Rigoberta Menchú in the March 2009 march commemorating the anniversary of the signing of the Treaty on Identity and Rights of Indigenous Peoples

Rigoberta Menchú in the March 2009 march commemorating the anniversary of the signing of the Treaty on Identity and Rights of Indigenous Peoples

Why choose to be humble?
• Humility keeps you down to earth, in touch with reality and, funnily enough, this in itself boosts self-esteem.
• Being humble enables you to improve since you are more open to learning from your mistakes, people around you and life experiences.
• Humility enables you to assess situations and handle them with caution thereby accepting your limitations without fear.
• Humility makes you more aware and understanding of others’ strengths and weaknesses, since you are able to accept your own limitations and mistakes without your ego suffering.
• It leaves little room for envy since you don’t compare yourself to others.
• You are more level-headed and success won’t corrupt you, having you do that which you swore you would never dream of doing.
• It will keep you honest because you are honest with yourself.
• You are braver since you are not threatened by fear of failure.

Moral humility: Why you need it

Martin Luther King, Jr.

Martin Luther King, Jr. (Public Domain)

It’s important to know that, no matter how humble we are, we will sometimes over-estimate our moral humility and this is something to watch out for. Moral humility helps us be more tolerant and open-minded. We think things over more and assess how we would realistically act in a given situation, and then we are more ready to act accordingly, sticking to our moral principles and values. Our sense of moral humility is challenged when we thoughtlessly say that we would never do something cruel towards another human being and find ourselves doing just that when placed in a situation of power. The following TEDxNewEngland talk by Nitin Nohria: “Practicing Moral Humility,” explains the importance of moral humility.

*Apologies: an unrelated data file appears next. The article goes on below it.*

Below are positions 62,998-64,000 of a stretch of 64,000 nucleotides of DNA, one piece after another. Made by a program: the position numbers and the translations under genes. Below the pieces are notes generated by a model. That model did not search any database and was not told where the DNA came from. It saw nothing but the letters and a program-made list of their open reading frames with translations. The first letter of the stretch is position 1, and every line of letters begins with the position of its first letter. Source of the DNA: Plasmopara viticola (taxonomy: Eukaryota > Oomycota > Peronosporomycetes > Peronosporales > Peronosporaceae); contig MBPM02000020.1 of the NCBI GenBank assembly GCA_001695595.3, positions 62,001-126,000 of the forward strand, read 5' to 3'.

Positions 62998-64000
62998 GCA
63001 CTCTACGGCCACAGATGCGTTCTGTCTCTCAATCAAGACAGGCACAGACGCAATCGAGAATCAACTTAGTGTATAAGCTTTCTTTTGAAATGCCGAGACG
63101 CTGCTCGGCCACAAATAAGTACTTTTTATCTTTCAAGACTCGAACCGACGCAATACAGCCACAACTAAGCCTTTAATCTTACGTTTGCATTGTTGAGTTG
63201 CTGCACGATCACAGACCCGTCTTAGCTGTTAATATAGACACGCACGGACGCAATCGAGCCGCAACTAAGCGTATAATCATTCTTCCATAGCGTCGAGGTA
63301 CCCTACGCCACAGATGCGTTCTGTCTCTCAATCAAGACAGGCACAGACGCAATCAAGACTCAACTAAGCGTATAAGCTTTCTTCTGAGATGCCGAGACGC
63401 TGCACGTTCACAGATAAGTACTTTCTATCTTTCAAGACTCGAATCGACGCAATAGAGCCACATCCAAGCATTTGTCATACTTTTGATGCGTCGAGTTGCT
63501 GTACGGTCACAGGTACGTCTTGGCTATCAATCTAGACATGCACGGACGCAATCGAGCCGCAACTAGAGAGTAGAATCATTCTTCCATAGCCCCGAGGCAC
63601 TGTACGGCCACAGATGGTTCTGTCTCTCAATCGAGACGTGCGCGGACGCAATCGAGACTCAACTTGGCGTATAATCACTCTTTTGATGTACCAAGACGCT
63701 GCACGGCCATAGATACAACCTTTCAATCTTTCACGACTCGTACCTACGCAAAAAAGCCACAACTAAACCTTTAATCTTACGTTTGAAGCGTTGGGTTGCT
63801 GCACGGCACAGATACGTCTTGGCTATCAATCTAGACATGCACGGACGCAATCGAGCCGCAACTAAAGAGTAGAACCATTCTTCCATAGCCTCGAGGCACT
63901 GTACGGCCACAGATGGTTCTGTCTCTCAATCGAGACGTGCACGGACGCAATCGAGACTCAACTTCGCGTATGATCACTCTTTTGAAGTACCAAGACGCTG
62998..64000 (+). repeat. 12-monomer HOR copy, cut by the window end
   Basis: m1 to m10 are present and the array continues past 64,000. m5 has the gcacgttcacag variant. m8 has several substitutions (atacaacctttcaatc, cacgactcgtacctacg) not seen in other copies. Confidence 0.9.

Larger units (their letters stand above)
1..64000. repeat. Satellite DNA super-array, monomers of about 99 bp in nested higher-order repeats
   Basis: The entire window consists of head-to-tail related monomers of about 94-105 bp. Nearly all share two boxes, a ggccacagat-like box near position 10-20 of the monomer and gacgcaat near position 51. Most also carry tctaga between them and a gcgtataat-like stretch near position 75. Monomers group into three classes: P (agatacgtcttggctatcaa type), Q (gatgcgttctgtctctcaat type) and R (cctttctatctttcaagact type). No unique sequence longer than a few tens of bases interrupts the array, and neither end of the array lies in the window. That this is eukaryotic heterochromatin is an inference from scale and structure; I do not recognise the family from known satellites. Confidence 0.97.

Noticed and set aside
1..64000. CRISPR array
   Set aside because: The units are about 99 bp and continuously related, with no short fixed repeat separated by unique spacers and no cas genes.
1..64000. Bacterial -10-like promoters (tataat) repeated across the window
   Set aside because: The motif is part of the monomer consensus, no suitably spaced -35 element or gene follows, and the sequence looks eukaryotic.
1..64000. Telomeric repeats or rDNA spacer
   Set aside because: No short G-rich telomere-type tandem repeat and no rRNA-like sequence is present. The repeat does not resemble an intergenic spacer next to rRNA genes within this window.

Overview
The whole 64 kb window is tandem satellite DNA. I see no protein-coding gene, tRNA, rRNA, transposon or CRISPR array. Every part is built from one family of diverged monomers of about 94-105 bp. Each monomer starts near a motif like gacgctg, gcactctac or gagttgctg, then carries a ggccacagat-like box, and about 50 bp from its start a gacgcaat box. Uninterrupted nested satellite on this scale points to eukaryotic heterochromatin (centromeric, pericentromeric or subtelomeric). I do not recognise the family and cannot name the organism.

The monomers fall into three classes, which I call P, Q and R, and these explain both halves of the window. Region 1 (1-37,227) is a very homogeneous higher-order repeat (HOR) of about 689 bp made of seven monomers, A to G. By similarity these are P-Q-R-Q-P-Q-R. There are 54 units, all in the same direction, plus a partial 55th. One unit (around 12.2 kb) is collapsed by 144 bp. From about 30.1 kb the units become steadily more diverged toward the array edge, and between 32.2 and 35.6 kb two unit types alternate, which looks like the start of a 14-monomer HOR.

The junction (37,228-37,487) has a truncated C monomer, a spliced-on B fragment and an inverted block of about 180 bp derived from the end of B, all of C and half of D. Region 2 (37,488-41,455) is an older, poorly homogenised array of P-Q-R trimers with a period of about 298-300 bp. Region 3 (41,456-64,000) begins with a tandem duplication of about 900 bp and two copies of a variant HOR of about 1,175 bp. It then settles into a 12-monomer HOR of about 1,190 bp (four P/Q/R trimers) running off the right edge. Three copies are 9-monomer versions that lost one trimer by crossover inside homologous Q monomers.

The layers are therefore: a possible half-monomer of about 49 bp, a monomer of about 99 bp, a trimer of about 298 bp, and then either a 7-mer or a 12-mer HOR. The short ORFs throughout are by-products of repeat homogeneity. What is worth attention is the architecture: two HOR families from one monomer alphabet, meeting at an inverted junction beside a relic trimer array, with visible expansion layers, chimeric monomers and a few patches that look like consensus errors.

In general, if you are not humble, life has sneaky, painful and sometimes harsh ways to make you humble. When you make a mistake, you get to watch in awe and shame, how wrong (and human!) you were. So, why not try humility over an inflated ego and sense of self? You have so much to gain and nothing to lose.

Mohandas K. Gandhi

Mohandas K. Gandhi
(Public domain)

“Let him who is without sin, cast the first stone.”

This blog was originally posted on “On Life, Hope y Todo lo Demás” under the title “Are you morally humble?” on December 10, 2015

In her own words, “I am a bilingual and bicultural language teacher in San Francisco, the place I call home. Born into a family of writers, I enjoy sharing my vision of empowerment and motivation in blogs and articles, having successfully overcome serious addictions and life challenges.
“My hope is to share my humble views on life and bring some optimism, cheer and encouragement. Life has its ups and downs, but there is always light at the end of the tunnel if you keep walking.
“If you would like to collaborate with me, please drop me a line at lcb.laura@gmail.com.”